If you’re a musician, you probably get asked whether you do original songs or covers. And as unassuming as that question sounds, it’s actually a hornet’s nest buzzing with speculation on your intent, ambition, and talent. Do you have your own thoughts? Do you have something engaging and identifiable to say? Or do you just echo the ideas of other writers?
Are you an artist or a mimic?
Originality — the quality of being new, fresh, innovative, or novel — is the difference between a piano player and a player piano. It is the distinction between a painting on canvas and a print from the museum gift shop.
It is the thing that can’t be copied.
No doubt there are more covers of Nirvana’s “Smells Like Teen Spirit” than there are ukulele bands in the world to attempt them. Yet it’s the original version of the song people love most.
Granted, most artists begin their careers by emulating others. But then they grow beyond those constraints. In time they render their work as distinctively as Nature renders a strand of DNA.
Originality and identity
Artists often believe their work is original because of something they do. Or because of the way they do it. But nothing an artist does is as distinctive as who they are. Originality isn’t developed as much as it is discovered. Like any coming of age, the process of finding one’s creative voice is a journey.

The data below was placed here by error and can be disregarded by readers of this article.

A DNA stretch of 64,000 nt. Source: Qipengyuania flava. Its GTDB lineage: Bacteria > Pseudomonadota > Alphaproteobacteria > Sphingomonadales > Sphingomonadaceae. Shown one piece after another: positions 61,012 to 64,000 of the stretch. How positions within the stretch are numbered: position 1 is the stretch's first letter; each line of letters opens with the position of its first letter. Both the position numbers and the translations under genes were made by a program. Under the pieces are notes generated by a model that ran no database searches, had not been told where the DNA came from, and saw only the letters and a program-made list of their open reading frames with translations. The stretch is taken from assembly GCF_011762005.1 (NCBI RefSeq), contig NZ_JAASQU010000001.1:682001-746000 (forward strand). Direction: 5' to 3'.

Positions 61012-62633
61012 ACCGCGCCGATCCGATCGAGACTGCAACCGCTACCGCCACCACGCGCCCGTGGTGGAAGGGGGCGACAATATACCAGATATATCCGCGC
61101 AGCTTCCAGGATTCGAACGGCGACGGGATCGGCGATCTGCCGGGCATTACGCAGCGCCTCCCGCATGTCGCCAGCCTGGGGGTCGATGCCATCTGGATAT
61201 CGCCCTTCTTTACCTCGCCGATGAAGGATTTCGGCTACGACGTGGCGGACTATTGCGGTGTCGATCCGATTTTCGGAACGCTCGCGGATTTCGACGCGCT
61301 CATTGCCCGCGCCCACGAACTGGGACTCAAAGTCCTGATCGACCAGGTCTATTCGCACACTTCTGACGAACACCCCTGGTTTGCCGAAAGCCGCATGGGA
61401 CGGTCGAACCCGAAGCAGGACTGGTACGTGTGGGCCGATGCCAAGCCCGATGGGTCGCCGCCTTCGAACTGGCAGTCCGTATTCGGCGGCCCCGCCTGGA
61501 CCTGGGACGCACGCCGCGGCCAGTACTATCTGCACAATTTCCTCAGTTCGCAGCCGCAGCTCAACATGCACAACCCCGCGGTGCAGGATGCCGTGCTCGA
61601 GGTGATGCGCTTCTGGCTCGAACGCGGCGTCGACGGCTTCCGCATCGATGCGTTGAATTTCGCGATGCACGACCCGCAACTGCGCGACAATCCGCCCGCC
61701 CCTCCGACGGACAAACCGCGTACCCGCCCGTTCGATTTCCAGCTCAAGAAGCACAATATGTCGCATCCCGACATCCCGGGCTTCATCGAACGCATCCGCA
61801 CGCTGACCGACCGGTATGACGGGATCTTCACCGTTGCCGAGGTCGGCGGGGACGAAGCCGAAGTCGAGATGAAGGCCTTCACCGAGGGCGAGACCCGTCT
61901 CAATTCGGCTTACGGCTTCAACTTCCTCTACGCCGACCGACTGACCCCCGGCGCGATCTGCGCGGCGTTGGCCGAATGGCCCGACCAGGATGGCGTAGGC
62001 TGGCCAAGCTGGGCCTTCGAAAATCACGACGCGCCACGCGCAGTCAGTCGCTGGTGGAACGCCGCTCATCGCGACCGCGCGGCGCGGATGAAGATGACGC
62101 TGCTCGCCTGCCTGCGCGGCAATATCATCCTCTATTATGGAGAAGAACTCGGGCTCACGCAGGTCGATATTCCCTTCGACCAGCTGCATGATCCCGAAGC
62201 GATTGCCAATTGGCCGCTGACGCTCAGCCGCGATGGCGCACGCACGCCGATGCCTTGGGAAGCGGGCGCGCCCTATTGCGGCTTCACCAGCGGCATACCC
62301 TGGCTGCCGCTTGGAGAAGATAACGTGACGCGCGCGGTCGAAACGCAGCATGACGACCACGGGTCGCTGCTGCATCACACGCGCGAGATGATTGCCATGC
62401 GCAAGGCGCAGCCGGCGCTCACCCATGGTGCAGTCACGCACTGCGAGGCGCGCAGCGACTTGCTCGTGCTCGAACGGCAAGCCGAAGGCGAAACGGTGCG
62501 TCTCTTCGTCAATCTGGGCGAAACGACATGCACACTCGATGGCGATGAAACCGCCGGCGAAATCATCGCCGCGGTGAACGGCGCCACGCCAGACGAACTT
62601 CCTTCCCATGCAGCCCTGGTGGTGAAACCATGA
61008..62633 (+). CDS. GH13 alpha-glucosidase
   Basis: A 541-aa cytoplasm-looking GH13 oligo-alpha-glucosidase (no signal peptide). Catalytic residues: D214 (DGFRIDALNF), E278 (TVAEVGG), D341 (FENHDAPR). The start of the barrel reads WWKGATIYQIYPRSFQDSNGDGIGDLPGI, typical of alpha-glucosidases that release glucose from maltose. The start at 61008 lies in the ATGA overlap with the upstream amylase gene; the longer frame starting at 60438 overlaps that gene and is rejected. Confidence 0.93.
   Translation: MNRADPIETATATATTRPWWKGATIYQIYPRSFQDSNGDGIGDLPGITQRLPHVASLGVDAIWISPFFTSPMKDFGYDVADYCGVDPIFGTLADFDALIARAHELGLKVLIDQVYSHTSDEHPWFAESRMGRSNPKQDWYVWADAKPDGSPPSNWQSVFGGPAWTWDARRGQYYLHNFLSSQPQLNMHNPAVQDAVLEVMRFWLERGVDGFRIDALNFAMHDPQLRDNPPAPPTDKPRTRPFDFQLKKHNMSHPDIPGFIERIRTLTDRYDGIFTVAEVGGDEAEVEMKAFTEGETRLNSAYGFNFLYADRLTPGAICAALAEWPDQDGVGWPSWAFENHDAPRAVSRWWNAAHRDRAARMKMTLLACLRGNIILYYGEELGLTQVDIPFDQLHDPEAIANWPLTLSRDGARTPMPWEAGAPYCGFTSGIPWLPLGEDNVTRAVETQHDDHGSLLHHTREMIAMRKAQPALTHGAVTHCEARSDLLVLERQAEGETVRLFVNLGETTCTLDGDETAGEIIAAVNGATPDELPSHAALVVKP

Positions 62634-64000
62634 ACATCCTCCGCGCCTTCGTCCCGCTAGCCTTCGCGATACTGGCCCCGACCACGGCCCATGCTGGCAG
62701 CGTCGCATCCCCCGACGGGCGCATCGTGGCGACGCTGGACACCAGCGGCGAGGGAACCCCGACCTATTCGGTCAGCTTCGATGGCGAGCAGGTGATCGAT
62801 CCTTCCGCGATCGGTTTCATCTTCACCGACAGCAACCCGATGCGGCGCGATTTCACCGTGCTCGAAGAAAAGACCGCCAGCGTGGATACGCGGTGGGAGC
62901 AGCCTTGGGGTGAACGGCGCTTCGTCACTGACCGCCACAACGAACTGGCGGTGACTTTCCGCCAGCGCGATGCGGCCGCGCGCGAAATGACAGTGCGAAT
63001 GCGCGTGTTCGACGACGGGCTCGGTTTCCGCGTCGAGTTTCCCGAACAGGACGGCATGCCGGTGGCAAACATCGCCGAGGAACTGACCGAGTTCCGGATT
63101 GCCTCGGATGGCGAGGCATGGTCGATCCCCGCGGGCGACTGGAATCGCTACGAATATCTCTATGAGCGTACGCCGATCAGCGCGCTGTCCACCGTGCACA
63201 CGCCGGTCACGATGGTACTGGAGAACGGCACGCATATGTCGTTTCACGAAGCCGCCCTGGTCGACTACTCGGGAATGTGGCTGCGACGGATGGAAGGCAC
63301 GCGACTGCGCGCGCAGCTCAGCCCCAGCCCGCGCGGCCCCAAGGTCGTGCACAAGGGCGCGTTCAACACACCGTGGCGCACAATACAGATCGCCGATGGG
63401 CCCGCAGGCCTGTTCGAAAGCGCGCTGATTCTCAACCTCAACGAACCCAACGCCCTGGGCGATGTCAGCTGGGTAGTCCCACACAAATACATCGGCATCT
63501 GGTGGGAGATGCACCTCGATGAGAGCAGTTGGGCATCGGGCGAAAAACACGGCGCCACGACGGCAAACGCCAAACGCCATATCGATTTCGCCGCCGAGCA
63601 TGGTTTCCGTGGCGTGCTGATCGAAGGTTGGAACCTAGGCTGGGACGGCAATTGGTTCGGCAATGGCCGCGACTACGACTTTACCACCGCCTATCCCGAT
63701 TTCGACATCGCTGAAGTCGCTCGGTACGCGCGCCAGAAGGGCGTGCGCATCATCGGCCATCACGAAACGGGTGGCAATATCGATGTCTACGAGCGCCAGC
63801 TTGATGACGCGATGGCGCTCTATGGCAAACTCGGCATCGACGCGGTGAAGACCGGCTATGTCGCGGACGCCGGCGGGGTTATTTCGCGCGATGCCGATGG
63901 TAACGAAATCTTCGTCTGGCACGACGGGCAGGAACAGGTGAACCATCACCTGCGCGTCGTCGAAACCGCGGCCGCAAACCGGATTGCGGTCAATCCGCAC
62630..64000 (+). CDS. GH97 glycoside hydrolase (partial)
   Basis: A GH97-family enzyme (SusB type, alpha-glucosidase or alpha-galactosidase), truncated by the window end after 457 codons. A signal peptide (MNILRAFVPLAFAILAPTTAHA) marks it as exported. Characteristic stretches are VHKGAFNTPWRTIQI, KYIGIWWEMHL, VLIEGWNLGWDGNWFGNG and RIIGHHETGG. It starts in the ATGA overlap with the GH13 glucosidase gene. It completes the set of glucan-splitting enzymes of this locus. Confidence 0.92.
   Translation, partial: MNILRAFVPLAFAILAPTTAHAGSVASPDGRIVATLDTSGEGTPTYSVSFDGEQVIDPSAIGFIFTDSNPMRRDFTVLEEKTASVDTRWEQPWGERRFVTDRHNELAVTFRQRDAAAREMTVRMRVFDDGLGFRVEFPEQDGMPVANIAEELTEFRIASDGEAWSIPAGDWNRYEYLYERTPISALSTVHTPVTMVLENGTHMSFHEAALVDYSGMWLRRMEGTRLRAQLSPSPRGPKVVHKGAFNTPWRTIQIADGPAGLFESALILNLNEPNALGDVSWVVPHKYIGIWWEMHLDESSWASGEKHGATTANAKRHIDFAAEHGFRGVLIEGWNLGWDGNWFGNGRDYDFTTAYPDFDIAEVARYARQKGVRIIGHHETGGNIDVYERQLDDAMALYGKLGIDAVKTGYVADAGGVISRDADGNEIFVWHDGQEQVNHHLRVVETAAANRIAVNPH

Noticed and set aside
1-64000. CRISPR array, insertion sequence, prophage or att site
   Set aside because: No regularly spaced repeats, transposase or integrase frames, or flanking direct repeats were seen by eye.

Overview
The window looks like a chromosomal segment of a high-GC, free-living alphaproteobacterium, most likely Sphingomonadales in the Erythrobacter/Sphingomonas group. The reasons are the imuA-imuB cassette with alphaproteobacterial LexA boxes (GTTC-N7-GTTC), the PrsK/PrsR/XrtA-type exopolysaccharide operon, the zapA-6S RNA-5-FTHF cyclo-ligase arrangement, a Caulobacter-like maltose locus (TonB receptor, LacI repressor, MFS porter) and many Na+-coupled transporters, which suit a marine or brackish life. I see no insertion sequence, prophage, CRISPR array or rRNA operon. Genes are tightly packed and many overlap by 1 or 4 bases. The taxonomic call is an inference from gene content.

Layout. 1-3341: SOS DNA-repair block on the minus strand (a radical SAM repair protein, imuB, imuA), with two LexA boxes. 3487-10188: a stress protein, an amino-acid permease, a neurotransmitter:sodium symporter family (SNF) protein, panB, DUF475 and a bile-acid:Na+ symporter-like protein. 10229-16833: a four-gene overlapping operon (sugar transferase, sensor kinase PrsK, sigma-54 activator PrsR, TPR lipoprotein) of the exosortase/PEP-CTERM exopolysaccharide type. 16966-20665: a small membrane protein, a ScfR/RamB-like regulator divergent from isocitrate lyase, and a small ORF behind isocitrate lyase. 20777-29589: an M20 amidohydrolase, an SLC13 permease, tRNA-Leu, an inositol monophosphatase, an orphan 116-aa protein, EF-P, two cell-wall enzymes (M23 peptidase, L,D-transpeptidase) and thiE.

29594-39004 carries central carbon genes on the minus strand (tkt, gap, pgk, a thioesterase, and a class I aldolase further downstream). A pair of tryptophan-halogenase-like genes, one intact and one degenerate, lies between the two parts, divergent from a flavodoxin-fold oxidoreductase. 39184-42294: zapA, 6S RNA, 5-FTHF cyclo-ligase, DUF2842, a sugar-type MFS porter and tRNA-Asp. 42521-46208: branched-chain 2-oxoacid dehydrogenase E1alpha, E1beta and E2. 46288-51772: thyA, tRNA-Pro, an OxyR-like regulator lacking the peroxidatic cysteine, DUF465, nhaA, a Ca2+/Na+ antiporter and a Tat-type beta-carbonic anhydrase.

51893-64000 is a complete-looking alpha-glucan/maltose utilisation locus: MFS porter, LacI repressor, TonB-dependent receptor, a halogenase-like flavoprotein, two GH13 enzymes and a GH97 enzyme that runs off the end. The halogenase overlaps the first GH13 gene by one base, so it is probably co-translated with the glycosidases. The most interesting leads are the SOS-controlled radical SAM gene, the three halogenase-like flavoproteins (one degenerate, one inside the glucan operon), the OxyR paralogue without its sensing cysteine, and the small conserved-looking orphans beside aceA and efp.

The novelist Joseph Heller glimpsed the insanity of war in a way that was all his own. William Faulkner drew a map in his mind that only he could navigate. Kurt Vonnegut wrote in a voice that was recognizable without attribution. These writers were being who they were — and “bottling” that originality in their work.
The ancient Greeks said, “know thyself.” When you do, you know what makes your work unique. And your originality shows.
Blending in vs. standing out
You might think, “Nothing I hear on the radio is original. Why would I want to write anything that is?” And if your goal is to blend in with the crowd, then you might have a point. Your chances of writing accessible songs are greater if you keep your ideas “universal” (songwriting code for “clichéd”) than if you set them apart. But cloning the work of other songwriters will also make you easy to forget. Unless you’re ready and willing to do battle with an army of soundalikes — and it’s a big army — you’re better off sticking to your own territory, with your own original style and point of view.
The world doesn’t need you to be a second-rate somebody else.
It needs you to be the writer no one else can be.
Mark Doyon is principal and creative director of Wampus Multimedia, a record label, publishing imprint, and creative branding agency based in the Washington, D.C. area.